You’ll use two sets of tools in this class: QEMU, a machine emulator for running your kernel; and a compiler toolchain, including assembler, linker, C compiler, and debugger, for compiling and testing your kernel.
You have two options to install your development environment. Please take care of this as soon as the semester starts as it can take some time to get familiar with the environment. There is technically a third option whereby you install all software and dependencies manually on Linux or Mac, but this is not officially supported.
We recommend the use of Docker Desktop, if your personal machine:
is reasonably new (maybe 4 years),
is reasonably up to date,
has adequate free disk space (ten gigabytes should do it).
Follow the installation instructions.
While Docker Desktop should work fine on most machines, it is possible that you may run into errors. Do not ask course staff to help you debug issues; instead, please use
Option 2 which will rely on Duke VCM.
To run Docker, you will have to either add yourself to the docker group, or prefix commands with
sudo so that the commands run as root. Otherwise, if you don’t do this, you will see permission denied errors.
I recommend adjusting groups, since it is a simple, one-time process. Please run the following commands (you’ll have to enter your Duke NetID password when prompted):
Now, if you run the
groups command, you should see docker listed.
Docker constructs the environment for building and running course projects. Under the hood, Docker launches a container that runs alongside the host operating system, managing all dependencies and software requirements. We provide a standard Docker image on Dockerhub, which supports a RISC-V environment for the labs. The container runs bash with user student. The password of the user is also student.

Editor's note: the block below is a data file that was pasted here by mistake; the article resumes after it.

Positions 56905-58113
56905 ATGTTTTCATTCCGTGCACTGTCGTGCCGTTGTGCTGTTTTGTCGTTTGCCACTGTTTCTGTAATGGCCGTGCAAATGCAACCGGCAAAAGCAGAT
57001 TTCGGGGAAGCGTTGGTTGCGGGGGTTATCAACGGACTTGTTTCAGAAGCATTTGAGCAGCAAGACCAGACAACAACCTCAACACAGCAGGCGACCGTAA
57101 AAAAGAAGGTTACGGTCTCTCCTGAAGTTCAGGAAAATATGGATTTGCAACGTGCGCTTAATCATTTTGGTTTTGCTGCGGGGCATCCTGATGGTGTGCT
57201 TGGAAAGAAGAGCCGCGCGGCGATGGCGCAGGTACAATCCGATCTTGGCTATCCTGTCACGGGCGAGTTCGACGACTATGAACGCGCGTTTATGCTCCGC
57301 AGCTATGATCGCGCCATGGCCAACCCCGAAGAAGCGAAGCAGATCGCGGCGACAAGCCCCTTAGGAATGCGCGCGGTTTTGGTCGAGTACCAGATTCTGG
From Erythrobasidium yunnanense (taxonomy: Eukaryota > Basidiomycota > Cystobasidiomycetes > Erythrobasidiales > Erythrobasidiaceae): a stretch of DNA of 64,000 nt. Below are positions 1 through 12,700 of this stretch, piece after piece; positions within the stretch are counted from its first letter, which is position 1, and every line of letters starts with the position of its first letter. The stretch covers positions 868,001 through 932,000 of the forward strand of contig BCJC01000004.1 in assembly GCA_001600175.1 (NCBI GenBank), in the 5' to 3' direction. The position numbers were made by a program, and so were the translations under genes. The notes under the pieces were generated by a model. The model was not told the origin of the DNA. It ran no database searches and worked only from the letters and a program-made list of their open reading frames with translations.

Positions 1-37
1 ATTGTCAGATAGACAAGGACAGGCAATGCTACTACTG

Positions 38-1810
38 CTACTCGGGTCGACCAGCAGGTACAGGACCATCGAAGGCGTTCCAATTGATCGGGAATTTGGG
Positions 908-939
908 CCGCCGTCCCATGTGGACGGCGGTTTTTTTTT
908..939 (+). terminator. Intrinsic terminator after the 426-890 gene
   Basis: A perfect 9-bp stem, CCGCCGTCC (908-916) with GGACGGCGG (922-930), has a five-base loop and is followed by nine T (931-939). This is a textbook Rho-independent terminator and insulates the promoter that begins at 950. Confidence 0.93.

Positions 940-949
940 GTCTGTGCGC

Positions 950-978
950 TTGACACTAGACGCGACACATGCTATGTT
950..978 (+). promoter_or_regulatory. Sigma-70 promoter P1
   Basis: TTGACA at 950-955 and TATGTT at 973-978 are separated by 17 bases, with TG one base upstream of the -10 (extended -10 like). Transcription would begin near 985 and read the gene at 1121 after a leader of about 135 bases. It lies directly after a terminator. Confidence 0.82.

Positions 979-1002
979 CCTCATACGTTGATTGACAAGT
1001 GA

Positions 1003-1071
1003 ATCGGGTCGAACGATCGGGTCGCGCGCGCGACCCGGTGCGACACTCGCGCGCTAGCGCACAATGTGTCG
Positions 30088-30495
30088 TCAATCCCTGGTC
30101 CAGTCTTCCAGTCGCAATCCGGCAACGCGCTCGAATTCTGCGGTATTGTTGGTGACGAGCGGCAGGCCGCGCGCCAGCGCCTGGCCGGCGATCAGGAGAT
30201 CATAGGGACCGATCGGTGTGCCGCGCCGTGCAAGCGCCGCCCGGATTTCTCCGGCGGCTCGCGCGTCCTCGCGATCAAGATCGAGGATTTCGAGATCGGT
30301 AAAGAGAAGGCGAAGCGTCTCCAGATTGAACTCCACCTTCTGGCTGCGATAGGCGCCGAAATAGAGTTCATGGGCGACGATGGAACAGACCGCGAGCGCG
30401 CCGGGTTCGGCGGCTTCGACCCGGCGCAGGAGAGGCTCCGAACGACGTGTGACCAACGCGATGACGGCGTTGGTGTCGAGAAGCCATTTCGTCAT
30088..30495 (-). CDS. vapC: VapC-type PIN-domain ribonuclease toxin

Each lab will rely on the same base repo that contains all of the necessary files (e.g., xv6, grading scripts). Please clone the base repo in your host system (i.e., your personal machine or Duke VCM) before you start. Follow the git instructions to learn how to clone the base repo. Once you have the base repo cloned, you can start a new Docker container by running:
The following commands specify default architecture tags (amd64 or arm64) for given host operating systems. However, it is possible that your own personal system deviates from this. Typically, arm64 should only be used if you have a M1/M2 MacBook; otherwise, use amd64.
On Mac (Intel):
On Mac (M1/M2):
On Linux (i.e., VCM):
On Windows Powershell:
On Windows Cmd:
This command also maps the xv6 repository directory into
/home/student/labs inside your container. If successful, you should see the following output from the container:
The shell prompt (
student@a8ff1cc22700:~/labs$) consists of the username (
student), hostname (
a8ff1cc22700), and current working directory (
~/labs). The hostname is the same as the container ID, so it may differ from the above example.
All of the kernel-oriented labs rely on the xv6 teaching OS. The Docker container will support building and running xv6 wit QEMU. To do this, run the following commands:
At this point, you are now in a shell hosted by the xv6 OS. You can run any available user-space programs (e.g., ls).
To exit from xv6 and return to the Docker container, type ctrl-a followed by x.
Now you are free to start working on your lab. The lab repo in your host system is mounted into the docker container, so you can open the repo with any editor of your choice on your host system (e.g., VSCode, vim, emacs). All the modifications will be reflected in the Docker container automatically.
If you are using a VCM machine, you can use VSCode and the Remote-SSH plugin to connect to you VCM machine.
If you are using VCM and followed the above, this is what the setup process looks like end-to-end (including some key management commands for accessing Gitlab):